Authors


  •   Cao, Wenchao (external author)
  •   Zahirovic, Sabin (external author)
  •   Flament, Nicolas
  •   Williams, Simon E. (external author)
  •   Golonka, Jan (external author)
  •   Muller, R. Dietmar (external author)

Publication Date


  • 2017

Citation


  • Cao, W., Zahirovic, S., Flament, N., Williams, S., Golonka, J. & Muller, R. (2017). Improving global paleogeography since the late Paleozoic using paleobiology. Biogeosciences, 14 (23), 5425-5439.

Scopus Eid


  • 2-s2.0-85037621333

Ro Full-text Url


  • http://ro.uow.edu.au/cgi/viewcontent.cgi?article=6181&context=smhpapers

Ro Metadata Url


  • http://ro.uow.edu.au/smhpapers/5128

Number Of Pages


  • 14

Start Page


  • 5425

End Page


  • 5439

Volume


  • 14

Issue


  • 23

Place Of Publication


  • Germany

Abstract


  • Paleogeographic reconstructions are important to understand Earth's tectonic evolution, past eustatic and regional sea level change, paleoclimate and ocean circulation, deep Earth resources and to constrain and interpret the dynamic topography predicted by mantle convection models. Global paleogeographic maps have been compiled and published, but they are generally presented as static maps with varying map projections, different time intervals represented by the maps and different plate motion models that underlie the paleogeographic reconstructions. This makes it difficult to convert the maps into a digital form and link them to alternative digital plate tectonic reconstructions. To address this limitation, we develop a workflow to restore global paleogeographic maps to their present-day coordinates and enable them to be linked to a different tectonic reconstruction. We use marine fossil collections from the Paleobiology Database to identify inconsistencies between their indicative paleoenvironments and published paleogeographic maps, and revise the locations of inferred paleo-coastlines that represent the estimated maximum transgression surfaces by resolving these inconsistencies. As a result, the consistency ratio between the paleogeography and the paleoenvironments indicated by the marine fossil collections is increased from an average of 75 % to nearly full consistency (100 %). The paleogeography in the main regions of North America, South America, Europe and Africa is significantly revised, especially in the Late Carboniferous, Middle Permian, Triassic, Jurassic, Late Cretaceous and most of the Cenozoic. The global flooded continental areas since the Early Devonian calculated from the revised paleogeography in this study are generally consistent with results derived from other paleoenvironment and paleo-lithofacies data and with the strontium isotope record in marine carbonates. We also estimate the terrestrial areal change over time associated with transferring reconstruction, filling gaps and modifying the paleogeographic geometries based on the paleobiology test. This indicates that the variation of the underlying plate reconstruction is the main factor that contributes to the terrestrial areal change, and the effect of revising paleogeographic geometries based on paleobiology is secondary.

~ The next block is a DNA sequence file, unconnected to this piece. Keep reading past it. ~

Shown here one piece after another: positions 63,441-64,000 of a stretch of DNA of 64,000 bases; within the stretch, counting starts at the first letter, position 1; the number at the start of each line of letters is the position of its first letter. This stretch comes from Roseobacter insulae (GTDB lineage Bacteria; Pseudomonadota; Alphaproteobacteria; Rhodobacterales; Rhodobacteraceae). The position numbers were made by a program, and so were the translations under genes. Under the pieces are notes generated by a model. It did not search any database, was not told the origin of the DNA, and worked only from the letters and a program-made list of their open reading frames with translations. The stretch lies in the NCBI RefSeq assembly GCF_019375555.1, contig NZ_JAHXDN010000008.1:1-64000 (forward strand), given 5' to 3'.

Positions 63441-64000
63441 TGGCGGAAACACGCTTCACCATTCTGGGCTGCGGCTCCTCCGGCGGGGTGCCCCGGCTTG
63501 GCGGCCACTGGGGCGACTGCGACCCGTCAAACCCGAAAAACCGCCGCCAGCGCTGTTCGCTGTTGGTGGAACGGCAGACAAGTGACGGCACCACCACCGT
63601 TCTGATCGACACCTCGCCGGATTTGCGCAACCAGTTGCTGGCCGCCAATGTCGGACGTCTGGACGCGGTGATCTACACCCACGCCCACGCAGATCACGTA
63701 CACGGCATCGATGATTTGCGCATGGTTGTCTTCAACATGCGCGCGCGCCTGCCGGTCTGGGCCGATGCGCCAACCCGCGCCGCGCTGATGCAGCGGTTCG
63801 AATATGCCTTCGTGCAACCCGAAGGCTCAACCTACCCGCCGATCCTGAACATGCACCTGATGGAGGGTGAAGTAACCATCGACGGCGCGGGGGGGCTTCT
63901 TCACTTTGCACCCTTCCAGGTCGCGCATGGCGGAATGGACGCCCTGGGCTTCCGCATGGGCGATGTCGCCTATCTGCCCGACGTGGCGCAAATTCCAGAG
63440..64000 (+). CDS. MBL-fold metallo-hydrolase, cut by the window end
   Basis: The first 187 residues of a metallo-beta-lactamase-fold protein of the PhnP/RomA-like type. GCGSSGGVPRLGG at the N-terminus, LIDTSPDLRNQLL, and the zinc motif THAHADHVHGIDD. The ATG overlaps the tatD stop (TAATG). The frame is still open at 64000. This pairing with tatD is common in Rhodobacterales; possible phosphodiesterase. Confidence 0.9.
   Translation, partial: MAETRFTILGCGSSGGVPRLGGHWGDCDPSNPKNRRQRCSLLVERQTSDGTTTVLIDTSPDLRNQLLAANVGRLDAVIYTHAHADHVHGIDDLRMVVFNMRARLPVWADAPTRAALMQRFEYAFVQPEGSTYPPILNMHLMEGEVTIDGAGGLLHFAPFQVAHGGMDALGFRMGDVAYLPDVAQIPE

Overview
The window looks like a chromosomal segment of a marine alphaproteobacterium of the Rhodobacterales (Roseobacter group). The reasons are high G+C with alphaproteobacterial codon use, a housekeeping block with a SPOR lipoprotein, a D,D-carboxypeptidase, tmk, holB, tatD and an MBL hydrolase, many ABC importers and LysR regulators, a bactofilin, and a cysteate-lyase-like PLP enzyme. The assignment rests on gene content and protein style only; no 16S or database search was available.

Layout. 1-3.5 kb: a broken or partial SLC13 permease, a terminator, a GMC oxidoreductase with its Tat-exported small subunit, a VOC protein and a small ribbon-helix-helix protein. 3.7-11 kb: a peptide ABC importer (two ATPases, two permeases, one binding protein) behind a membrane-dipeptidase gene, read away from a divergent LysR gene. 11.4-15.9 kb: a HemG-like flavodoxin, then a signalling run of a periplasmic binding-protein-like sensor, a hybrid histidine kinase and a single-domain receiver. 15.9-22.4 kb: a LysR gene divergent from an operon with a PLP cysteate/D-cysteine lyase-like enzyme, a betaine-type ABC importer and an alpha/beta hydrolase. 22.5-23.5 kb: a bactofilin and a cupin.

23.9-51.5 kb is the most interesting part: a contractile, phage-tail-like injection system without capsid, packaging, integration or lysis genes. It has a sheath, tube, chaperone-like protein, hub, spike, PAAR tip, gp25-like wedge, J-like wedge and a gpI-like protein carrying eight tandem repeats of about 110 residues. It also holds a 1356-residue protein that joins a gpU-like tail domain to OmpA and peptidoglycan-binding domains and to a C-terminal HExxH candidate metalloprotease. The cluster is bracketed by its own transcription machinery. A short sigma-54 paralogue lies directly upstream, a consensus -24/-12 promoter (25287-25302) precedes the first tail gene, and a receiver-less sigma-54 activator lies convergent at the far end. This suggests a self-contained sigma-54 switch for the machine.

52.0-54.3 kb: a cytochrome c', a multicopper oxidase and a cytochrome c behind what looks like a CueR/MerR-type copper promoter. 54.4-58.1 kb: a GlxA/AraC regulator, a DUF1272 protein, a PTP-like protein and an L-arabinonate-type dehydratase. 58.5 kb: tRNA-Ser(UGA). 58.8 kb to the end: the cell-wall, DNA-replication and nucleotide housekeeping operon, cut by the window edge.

Authors


  •   Cao, Wenchao (external author)
  •   Zahirovic, Sabin (external author)
  •   Flament, Nicolas
  •   Williams, Simon E. (external author)
  •   Golonka, Jan (external author)
  •   Muller, R. Dietmar (external author)

Publication Date


  • 2017

Citation


  • Cao, W., Zahirovic, S., Flament, N., Williams, S., Golonka, J. & Muller, R. (2017). Improving global paleogeography since the late Paleozoic using paleobiology. Biogeosciences, 14 (23), 5425-5439.

Scopus Eid


  • 2-s2.0-85037621333

Ro Full-text Url


  • http://ro.uow.edu.au/cgi/viewcontent.cgi?article=6181&context=smhpapers

Ro Metadata Url


  • http://ro.uow.edu.au/smhpapers/5128

Number Of Pages


  • 14

Start Page


  • 5425

End Page


  • 5439

Volume


  • 14

Issue


  • 23

Place Of Publication


  • Germany